DE: We've heard piano players in cocktail bars who we're certain have stolen our style, Jonathan's mostly.
You're always giving the credit to Jonathan, Darlene, but you've got your own unique style. I've never heard it anywhere before.
DE: Well, thank you.
JE: Darlene's so good she could do opera if she really wanted to. lf she could do "Stayin' Alive," I'm sure she could do opera.
DE: Maybe you're right. Jonathan and Darlene Swing the Classics! We never thought of that.
JE: Possibly after the Noel Coward album we could do that.
(Jonathan leaves the room to deal with fans on the intercom who have arrived to seek out Paul Weston and Jo Stafford.)
Darlene, you didn't start singing professionally until your children were grown. How did you develop your remarkable style?
DE: We were originally from Trenton, and I performed at a lot of PTA functions. My club group used to have me sing before our bridge games. It was things like that.
How did Jonathan get his start?
DE: I'd rather you asked him because I'm not sure.
Well, then, with Jonathan gone temporarily, what can you tell me about two artistic personalities getting along?
DE: We get along fairly well. He is kind of rigid, though, and there are times when he bugs me. If it's a matter of setting the tempo, for instance, I would think that the singer would get to pick it. But with Jonathan, that's just out. All the tempos and arrangements he really dominates. Sometimes I get kind of mad, but most of the time, artistically, we see eye to eye.
That's interesting. Jonathan has such a reputation for being loose musically, yet when it comes to structure, he's inflexible.
DE: That's right. When he hits that tempo, you'd better just go along because that's the way it's going to be.
Otherwise, you might finish up at different times.
DE: Yes, you would, and there are times when we have had trouble, but of course, we almost never do retakes. If you listen, there are places where we have a difference of opinion about when I'm supposed to come in.
To me, that's part of your special artistic process. I get so tired of seamless musical perfection. Art just isn't like that. It has rough edges.
DE: That's where Jonathan really contributes, in the free flow of musical ideas. He demands complete freedom, and he sees no reason why, for example, there can't be five beats in a 4/4 bar. Who said so?
Jonathan, you're back just in time for our technical discussion. All these years of challenging the basic tenets of contemporary musicianship, all the banging on the gates of the sacred temple, all the musical touches you've pioneered- are there any that you're especially proud of, that you feel are very much your own?
JE: I think my arpeggios are my own. They're not like other people's arpeggios. They contain a great many more notes. Some people have had the nerve to point out that some of my notes don't actually belong to the chord which I'm building the arpeggio around, but I'm simply much more imaginative than the average pianist, and I put a lot more into my arpeggios.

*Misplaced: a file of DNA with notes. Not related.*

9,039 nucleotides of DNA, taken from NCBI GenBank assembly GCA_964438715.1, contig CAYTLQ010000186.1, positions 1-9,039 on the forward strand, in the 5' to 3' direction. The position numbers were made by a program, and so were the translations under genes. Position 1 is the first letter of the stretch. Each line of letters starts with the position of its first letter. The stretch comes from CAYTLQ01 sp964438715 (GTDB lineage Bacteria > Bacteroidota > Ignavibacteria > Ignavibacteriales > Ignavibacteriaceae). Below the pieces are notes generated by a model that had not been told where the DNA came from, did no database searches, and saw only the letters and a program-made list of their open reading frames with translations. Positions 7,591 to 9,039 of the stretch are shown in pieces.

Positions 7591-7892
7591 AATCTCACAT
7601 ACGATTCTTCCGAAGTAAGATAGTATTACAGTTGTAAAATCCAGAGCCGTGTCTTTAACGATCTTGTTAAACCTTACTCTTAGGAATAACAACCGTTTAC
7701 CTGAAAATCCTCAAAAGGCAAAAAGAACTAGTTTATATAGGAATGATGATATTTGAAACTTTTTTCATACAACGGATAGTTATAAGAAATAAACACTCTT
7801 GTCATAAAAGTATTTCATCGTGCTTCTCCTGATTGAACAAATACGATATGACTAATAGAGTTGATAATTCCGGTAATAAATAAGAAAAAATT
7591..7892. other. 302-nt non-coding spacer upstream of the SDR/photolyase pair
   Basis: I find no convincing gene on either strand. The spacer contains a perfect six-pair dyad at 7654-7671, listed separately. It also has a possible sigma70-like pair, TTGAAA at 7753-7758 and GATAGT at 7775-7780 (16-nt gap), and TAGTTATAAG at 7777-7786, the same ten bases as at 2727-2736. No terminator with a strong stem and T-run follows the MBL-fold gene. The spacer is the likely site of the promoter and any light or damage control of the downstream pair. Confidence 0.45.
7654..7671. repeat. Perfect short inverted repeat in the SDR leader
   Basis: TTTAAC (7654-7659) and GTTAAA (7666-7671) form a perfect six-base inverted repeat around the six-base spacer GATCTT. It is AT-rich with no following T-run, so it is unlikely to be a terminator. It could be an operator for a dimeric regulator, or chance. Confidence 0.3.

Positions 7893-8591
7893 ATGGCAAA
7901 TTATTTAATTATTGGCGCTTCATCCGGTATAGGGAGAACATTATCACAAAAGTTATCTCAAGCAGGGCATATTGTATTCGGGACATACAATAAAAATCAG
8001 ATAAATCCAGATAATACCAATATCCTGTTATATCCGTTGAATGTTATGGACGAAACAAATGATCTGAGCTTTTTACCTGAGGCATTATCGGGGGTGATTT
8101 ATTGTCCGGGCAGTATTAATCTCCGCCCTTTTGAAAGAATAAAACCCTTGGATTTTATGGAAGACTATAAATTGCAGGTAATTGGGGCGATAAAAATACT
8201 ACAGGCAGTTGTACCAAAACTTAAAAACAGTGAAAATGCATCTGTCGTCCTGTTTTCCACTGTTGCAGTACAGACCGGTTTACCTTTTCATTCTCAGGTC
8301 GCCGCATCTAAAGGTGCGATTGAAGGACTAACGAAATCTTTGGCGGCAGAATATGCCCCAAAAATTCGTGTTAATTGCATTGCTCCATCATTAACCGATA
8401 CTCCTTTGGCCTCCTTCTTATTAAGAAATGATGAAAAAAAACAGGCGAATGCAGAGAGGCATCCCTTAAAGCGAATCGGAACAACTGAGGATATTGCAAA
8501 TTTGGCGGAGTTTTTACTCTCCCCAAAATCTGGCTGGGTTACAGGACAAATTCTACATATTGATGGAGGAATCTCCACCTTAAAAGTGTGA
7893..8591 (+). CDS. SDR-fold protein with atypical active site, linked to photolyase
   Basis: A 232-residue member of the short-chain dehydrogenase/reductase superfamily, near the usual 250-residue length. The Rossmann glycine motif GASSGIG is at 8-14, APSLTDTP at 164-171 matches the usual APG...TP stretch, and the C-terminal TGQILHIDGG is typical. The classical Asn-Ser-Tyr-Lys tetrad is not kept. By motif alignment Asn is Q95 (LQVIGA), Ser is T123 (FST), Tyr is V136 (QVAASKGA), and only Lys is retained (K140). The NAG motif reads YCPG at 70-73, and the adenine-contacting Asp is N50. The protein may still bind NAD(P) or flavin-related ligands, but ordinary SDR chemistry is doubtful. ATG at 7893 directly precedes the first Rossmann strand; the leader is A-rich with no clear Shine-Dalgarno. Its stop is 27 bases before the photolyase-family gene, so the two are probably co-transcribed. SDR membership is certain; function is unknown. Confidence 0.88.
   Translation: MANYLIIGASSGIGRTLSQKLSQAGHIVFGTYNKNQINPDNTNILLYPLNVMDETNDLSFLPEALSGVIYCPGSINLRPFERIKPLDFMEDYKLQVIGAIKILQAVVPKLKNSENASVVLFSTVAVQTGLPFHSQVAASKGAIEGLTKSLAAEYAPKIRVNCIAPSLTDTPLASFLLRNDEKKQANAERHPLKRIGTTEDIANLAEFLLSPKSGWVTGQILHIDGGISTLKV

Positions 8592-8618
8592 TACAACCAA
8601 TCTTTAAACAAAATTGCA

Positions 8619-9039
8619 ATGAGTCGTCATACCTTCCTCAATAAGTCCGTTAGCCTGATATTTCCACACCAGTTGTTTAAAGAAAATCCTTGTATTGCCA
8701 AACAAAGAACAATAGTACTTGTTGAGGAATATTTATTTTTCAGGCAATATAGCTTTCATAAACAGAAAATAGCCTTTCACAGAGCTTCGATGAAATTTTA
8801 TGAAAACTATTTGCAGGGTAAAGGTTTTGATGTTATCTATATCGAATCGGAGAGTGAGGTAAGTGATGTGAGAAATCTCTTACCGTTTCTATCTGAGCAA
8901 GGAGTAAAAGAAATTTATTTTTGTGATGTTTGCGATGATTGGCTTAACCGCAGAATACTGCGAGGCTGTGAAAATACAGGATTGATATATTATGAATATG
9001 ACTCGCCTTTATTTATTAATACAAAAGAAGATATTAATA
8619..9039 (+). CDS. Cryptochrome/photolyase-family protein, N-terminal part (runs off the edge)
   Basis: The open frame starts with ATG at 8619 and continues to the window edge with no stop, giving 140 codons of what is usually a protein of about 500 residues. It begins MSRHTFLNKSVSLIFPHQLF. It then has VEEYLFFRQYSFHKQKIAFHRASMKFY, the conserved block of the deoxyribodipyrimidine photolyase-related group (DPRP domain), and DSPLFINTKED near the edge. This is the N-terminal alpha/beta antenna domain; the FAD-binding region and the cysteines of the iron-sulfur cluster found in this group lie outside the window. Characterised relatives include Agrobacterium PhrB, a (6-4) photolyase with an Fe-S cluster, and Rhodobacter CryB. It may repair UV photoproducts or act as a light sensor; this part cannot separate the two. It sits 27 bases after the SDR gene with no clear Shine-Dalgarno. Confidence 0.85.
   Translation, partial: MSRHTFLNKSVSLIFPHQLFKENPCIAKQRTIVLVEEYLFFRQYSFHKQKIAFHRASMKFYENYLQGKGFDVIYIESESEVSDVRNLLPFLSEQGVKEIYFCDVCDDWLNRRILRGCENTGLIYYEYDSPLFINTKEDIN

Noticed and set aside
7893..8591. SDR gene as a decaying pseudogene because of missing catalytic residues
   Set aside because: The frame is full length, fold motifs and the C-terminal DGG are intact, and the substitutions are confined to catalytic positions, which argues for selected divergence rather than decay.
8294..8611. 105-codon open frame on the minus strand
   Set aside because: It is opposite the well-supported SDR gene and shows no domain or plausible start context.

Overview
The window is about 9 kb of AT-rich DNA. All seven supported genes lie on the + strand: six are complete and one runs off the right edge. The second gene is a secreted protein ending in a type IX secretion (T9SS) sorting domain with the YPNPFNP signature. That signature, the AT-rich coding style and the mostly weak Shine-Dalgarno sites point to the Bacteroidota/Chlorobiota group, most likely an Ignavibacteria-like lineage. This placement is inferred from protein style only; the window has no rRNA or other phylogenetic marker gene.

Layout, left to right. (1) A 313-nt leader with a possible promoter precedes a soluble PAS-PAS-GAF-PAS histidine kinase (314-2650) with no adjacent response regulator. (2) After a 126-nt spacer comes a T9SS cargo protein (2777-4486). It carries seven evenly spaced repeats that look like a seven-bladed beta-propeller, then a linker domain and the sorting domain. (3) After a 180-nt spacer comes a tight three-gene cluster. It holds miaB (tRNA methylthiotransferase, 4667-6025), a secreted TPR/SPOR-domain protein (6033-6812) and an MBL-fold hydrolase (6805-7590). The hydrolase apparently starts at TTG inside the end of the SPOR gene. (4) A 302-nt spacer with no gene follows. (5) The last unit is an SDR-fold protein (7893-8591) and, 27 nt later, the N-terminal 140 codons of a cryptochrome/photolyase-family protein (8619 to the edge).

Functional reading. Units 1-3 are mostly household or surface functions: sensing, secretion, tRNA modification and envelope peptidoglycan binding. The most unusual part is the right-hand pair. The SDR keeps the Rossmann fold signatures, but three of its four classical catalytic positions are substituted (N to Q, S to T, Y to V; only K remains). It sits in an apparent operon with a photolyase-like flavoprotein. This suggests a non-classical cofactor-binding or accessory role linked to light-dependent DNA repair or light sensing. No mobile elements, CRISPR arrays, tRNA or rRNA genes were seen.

JE: Well, I am very imaginative on all three elements of music- melody, harmony and rhythm. Rhythmically, I've added bars, or if I think a bar is too long, I'll shorten it up and get on to the next bar. Harmonically, I've never believed that the composer's original harmony needed to bind me in any way because in many ways I'm much more musically sophisticated than the average composer. If I can think of a new harmonization for his melody, he's sort of fortunate.
Sort of like getting Michelangelo to paint your bathroom?
What about you, Darlene? What do you feel your biggest contribution has been?
JE: That's easy - her sophisticated way with lyrics.
DE: I just love sophisticated types of songs, and when I find words that are really sophisticated, I just lay into them. I really give them their due. Rendezvous, for example, or nonchalant.
I've often thought, Darlene, if only someone would write a song for you with the word ointment in it, you could do a lot with it.
DE: Boy, could I. I'm surprised no one has.
JE: I'd make ointment a 7/4 bar. I'd drag that bar out . . . because it's worth it.
After 25 years, can you look back to the beginning and trace your artistic development? Or were you pretty much a finished product from the start?
JE: I was very good from the beginning, and Darlene was quite sophisticated from the very beginning.
DE: Coming from Trenton, New Jersey; some of it is going to rub off.
I know your fans would like to know why there have been so few albums from Jonathan and Darlene-only five in 25 years.
DE: We work a long time on them. We prefer not to retake songs when we're recording because we like the intimacy of the first take, even if there are differences of opinion. But we take a long time preparing to record, usually several years. We owe that to our fans, who expect our best effort.
JE: I think our fans can expect some more albums. We're not tapped yet.
Reprinted with the permission of LOS ANGELES MAGAZINE ï¿½ December 1982